Rosh Hashanah: No matter our religion, we all want peace

Rosh Hashanah: No matter our religion, we all want peace

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At sundown on Friday, Jews all over the world will begin to celebrate Rosh Hashanah, the Jewish New Year. Ten days later, we will observe Yom Kippur, the Day of Atonement. These holidays are the holiest on the Jewish calendar.

Over the past seven years, I have been privileged and humbled to have had a front-row seat to a dramatically changing Middle East. Among the many changes is how my outward appearance and actions of being an observant Jew are received in some of the Gulf Cooperation Council countries. My kippah (Jewish head covering) might still draw more than the occasional stare when I am there, but more often than not it encourages warm hellos, engagement and friendly curiosity.

I found it fascinating that, on a recent trip to Riyadh, when someone posted a picture of me and my daughter in a Riyadh mall on social media, the post garnered more than 1.8 million views. Most of the comments were welcoming. It was not my kippah that was the issue. Other than some nasty comments from a few haters, the only real controversy was the reaction of many of the commenters who chided the person who posted the photo for doing so without my permission.

I have been fortunate to have had countless powerful experiences with Arabs, Christians and Muslims throughout the Middle East. Sometimes the conversations are easy, sometimes less so, especially when the topic of Israel and the Palestinians comes up. But I can say, without hesitation, that in all conversations, even when we disagree on Israel (a not uncommon occurrence), the conversations have been respectful and typically end with a polite goodbye, perhaps a handshake, and sometimes even a hug.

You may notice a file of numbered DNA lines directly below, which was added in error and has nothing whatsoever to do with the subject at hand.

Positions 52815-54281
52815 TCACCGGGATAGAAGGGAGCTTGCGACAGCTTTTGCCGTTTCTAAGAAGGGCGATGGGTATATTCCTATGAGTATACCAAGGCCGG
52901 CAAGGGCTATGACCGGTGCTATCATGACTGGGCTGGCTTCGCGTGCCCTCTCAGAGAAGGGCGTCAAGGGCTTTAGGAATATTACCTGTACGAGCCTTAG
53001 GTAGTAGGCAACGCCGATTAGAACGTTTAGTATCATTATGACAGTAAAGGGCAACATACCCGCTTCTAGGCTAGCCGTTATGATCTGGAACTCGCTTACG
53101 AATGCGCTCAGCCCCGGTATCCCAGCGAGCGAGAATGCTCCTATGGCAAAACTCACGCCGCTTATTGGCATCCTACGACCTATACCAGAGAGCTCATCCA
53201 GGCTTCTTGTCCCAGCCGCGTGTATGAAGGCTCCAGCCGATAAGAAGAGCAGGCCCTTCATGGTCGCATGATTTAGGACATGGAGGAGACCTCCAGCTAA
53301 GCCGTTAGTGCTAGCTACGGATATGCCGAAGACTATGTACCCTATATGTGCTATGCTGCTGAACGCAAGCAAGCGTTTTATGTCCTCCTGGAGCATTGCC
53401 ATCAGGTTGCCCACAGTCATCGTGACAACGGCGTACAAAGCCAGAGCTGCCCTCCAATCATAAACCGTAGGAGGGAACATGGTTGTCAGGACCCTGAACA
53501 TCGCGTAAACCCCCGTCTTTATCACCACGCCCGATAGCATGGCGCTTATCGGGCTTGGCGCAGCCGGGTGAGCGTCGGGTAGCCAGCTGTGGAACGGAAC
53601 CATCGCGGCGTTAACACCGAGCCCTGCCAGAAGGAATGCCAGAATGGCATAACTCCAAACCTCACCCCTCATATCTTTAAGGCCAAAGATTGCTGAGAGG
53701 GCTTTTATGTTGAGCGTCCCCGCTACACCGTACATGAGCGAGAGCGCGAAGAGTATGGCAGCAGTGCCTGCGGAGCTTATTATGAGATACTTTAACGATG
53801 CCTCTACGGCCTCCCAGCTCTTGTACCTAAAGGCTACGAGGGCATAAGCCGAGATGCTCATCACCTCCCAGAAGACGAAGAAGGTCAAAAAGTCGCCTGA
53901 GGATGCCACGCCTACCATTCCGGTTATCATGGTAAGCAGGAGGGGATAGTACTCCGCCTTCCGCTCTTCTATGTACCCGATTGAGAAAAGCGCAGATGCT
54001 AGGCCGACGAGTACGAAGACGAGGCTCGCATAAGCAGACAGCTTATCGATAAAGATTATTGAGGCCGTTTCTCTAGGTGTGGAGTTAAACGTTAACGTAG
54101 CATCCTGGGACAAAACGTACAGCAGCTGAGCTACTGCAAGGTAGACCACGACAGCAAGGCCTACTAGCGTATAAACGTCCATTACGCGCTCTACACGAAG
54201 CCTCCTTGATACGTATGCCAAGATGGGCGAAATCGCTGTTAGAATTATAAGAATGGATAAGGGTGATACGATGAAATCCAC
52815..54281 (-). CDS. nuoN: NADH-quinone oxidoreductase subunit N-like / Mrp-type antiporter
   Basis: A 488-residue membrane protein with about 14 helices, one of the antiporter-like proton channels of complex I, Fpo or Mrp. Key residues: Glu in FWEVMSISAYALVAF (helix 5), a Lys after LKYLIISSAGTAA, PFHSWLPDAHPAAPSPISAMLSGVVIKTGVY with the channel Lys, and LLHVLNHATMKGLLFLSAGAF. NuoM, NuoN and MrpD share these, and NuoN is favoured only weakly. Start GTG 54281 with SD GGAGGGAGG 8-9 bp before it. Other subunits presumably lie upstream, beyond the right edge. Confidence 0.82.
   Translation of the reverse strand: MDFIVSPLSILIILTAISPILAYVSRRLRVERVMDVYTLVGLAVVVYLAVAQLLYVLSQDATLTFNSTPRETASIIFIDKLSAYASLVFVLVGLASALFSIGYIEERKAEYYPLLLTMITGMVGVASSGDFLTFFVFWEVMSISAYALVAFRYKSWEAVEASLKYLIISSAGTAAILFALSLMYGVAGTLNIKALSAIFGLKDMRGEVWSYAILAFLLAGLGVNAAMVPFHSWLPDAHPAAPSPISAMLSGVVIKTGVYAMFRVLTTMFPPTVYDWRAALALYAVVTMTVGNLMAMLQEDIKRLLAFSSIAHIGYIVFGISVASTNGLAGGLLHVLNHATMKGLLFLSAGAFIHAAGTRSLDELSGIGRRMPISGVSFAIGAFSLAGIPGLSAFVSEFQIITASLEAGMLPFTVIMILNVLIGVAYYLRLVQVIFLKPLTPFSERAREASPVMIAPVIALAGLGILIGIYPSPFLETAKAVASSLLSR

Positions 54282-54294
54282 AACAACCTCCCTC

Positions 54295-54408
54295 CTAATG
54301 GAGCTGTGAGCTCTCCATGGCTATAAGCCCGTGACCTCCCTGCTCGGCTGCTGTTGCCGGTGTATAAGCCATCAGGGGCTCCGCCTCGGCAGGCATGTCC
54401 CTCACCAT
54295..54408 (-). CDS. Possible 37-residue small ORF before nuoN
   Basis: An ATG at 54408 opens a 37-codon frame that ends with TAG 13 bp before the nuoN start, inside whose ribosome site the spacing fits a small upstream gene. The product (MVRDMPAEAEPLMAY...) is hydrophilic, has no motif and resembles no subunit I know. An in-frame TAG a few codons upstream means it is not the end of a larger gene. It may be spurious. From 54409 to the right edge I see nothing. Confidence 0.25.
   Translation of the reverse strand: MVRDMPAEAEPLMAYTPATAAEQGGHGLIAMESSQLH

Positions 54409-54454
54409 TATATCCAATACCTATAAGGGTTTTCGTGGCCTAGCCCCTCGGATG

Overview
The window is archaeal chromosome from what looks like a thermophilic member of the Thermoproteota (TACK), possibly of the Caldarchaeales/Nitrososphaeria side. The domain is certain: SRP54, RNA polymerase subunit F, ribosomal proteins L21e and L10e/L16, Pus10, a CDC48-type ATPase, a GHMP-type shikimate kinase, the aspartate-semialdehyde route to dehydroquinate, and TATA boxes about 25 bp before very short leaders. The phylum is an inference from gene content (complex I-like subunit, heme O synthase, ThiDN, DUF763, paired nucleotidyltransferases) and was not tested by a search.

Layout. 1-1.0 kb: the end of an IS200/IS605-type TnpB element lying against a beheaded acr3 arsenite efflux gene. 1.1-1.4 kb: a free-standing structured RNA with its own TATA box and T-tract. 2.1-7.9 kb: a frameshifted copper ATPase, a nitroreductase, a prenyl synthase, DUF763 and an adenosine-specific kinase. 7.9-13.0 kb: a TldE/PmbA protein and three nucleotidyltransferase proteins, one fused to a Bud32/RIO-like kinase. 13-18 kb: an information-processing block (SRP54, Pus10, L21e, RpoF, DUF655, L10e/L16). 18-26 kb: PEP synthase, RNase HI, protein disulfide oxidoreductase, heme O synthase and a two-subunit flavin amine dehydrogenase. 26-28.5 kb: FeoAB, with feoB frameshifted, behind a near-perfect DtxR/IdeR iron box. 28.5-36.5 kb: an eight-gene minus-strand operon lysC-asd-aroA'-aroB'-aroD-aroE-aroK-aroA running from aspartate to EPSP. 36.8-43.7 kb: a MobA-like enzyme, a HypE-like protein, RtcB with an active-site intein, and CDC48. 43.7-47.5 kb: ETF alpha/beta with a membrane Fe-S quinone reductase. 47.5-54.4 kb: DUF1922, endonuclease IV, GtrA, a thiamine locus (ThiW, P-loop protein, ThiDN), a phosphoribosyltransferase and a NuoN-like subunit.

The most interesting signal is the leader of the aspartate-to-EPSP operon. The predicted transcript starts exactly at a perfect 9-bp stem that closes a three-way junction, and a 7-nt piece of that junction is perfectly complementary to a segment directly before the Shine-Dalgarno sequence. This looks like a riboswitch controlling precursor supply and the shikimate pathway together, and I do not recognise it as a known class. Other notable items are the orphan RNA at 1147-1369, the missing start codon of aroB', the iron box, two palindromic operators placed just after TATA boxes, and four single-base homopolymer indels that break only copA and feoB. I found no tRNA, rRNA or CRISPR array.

In more and more conversations, people tell me that Israel must be integrated into the region

Jason D. Greenblatt

I remember when, in 2019, Arab News published an advert wishing Jews around the world a “Shanah Tovah” (the traditional blessing, in Hebrew, for a good year), when UAE Foreign Minister Sheikh Abdullah bin Zayed Al-Nahyan wrote a “Shanah Tovah” greeting on social media, and when Saudi Ambassador to the US Princess Reema bint Bandar sent her wishes “for a happy and sweet new year” on a card from the Saudi Embassy in Washington. I receive so many messages from friends and business associates in Arab lands wishing me a sweet and healthy Jewish New Year, many in Hebrew (thank goodness for Google translate) and each one is meaningful.